When we graduate high school, we usually leave the comfort of seeing the same friends and acquaintances we interacted with daily for four years. We leave a close and intimate space filled with tried-and-true relationships for a much less predictable life of going to college or working.
During my first semester at Santa Barbara City College, it felt strange not to wake up in my home with my siblings, and I felt a little lonely at first living with other students I hardly knew. When I moved up to Berkeley and began unpacking in my single dorm room, I felt strange and lonely all over again. In time, I made friends in both of these situations, which taught me to embrace solitude every once in a while as well as the importance of a few good friends.
Throughout the majority of my community college education, I resided with roommates in an apartment just steps from the college. The whole apartment complex was primarily occupied by students who all partied, barbecued and went to the beach together. During my first night in the apartment, I was invited to a party in the apartment downstairs — which gave me a chance to meet a lot of my neighbors.
I got lucky to live in an apartment complex filled with very social people, and it didn’t hurt that beer and vodka were involved. But eventually, those preliminary parties and small talk sessions turned into meaningful friendships. My roommates and I became incredibly close; we made dinner together, partied together and watched movies together. But when I transferred to UC Berkeley, my necessity for a large friend group changed because I found that I enjoyed my alone time and that sometimes constantly being surrounded by people is draining.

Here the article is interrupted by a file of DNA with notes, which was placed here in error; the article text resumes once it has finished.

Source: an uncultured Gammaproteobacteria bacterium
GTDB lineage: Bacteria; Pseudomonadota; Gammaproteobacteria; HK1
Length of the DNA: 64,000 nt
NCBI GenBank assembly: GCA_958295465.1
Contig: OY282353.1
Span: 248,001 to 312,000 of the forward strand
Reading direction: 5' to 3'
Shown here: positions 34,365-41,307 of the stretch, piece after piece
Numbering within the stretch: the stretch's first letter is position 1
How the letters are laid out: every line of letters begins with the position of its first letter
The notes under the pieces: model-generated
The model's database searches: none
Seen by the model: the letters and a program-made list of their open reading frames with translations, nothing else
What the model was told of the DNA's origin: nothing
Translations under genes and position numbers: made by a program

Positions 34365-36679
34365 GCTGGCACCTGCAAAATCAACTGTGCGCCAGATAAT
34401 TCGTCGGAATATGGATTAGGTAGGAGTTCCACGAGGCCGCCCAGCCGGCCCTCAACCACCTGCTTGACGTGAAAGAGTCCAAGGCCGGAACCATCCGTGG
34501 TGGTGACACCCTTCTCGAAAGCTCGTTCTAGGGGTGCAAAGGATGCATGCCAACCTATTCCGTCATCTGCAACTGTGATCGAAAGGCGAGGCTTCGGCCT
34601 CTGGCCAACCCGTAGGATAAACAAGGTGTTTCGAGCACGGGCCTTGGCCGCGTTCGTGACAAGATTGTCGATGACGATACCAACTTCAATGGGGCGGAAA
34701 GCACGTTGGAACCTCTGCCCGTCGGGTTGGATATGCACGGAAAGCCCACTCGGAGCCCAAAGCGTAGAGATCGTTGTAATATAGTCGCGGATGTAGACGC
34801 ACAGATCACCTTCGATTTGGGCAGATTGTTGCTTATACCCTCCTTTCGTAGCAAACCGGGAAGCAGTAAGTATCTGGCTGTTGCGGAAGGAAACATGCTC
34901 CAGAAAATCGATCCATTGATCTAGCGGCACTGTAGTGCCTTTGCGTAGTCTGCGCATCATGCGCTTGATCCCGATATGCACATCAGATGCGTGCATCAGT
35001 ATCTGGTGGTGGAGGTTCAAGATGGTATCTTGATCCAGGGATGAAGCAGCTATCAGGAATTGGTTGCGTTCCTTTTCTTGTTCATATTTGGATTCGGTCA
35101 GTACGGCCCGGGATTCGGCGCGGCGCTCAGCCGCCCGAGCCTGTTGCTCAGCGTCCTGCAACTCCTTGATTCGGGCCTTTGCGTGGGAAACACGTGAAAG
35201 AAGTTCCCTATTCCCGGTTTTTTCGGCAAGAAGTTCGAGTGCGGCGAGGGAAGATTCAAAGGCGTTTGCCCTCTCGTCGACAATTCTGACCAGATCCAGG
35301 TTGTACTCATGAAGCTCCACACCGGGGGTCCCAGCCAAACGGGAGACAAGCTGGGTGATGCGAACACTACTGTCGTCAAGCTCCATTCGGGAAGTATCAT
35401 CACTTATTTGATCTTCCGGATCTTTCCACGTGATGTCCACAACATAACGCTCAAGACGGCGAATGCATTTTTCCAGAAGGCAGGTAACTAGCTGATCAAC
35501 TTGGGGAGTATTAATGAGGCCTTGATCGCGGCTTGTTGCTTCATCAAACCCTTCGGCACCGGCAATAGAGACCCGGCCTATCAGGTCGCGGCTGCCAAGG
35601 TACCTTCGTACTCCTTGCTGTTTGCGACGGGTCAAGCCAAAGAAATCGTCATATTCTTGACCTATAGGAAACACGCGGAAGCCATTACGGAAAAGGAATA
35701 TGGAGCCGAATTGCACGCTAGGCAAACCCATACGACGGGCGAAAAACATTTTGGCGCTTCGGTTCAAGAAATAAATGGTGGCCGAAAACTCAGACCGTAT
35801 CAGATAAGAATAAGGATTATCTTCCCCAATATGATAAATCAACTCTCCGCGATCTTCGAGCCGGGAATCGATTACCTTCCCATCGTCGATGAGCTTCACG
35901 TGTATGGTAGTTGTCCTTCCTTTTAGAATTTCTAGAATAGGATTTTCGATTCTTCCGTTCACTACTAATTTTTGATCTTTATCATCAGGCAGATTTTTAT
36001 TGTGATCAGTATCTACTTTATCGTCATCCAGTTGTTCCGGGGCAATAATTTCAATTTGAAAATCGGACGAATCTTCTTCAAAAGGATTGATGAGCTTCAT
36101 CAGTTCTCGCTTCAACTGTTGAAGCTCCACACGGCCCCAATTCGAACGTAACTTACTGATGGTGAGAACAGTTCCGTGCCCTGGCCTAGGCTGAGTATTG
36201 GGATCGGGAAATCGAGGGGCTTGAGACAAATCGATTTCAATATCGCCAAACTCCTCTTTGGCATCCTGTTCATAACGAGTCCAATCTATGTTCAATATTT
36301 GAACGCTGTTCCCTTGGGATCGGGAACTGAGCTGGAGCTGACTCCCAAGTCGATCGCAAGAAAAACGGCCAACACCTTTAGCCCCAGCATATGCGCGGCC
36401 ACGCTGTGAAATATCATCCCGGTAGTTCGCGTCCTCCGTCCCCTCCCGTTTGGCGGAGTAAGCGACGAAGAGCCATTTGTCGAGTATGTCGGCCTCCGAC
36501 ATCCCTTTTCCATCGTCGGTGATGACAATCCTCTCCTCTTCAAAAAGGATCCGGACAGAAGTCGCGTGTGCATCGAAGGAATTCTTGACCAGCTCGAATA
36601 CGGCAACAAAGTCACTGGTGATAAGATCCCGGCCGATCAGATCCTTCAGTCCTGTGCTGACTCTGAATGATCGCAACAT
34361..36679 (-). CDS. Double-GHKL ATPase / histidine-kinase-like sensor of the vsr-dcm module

My roommates were a huge part of my life during community college because they helped make Santa Barbara and our apartment feel like home. All in all, we were kind of like a family. Like everyone who lives in a shared space, I experienced my fair share of roommate drama that ranged from a roommate who didn’t do her share of cleaning to a roommate who didn’t understand boundaries. Meanwhile, on campus, I usually only made the typical “class friends” whom I only interacted with during class and never really made plans to see outside of working on group projects or studying. I limited myself to being friends with my housemates and the people in my apartment complex because it was easy and convenient for me.
By the age of 21, I was over drinking copious amounts of alcohol and having parties in my living room. I grew out of the college life and vibe before I even transferred, which allowed me to better focus on my goals when I got to UC Berkeley. Living in a single in Stern Hall was ideal for my first year at UC Berkeley because, as much as I loved living with roommates and surrounding myself with other students, I got tired of sharing small spaces and the constant partying.
When I was applying to universities, I knew that I wanted to live on campus in some sort of dorm because it seemed like a luxury to me to live somewhere where the bathrooms are cleaned for you, your food is already made, and everything is somewhat centrally located in the building. Living on campus was the epitome of convenience for me and the ultimate student-friendly living situation.
My first year at UC Berkeley has given me the impression that making friends here isn’t as easy as it was in community college. Just living in the vicinity of other students did not mean I was going to have friends. It seemed to me that in order to make friends, because of my single room situation, it was pivotal to join clubs, sororities and fraternities and to put myself out there.
My single room in Stern Hall turned out to be the exact opposite of the apartment complex I lived in during community college. It was quiet, far from the lively Southside, up a steep hill and with only girls. I enjoyed and appreciated it in its entirety even when there was word that the other side of the building had a rat problem.
The few good friends I currently have here in Berkeley are those I met at Golden Bear Orientation, or GBO. I met other students who lived in the same dorm as I did and who were also transfer students. GBO gave me the opportunity to connect with other transfers who helped make my transition to UC Berkeley easier.
I came to Berkeley with the mindset that I wasn’t in search of lifelong friends. I reminded myself of the fact that I only have two years to make the most of my time, which I hoped to fill with academics and not frat parties. The few friends I have, whom I eat meals with and enjoy a glass of wine with in my dorm room, are enough for me.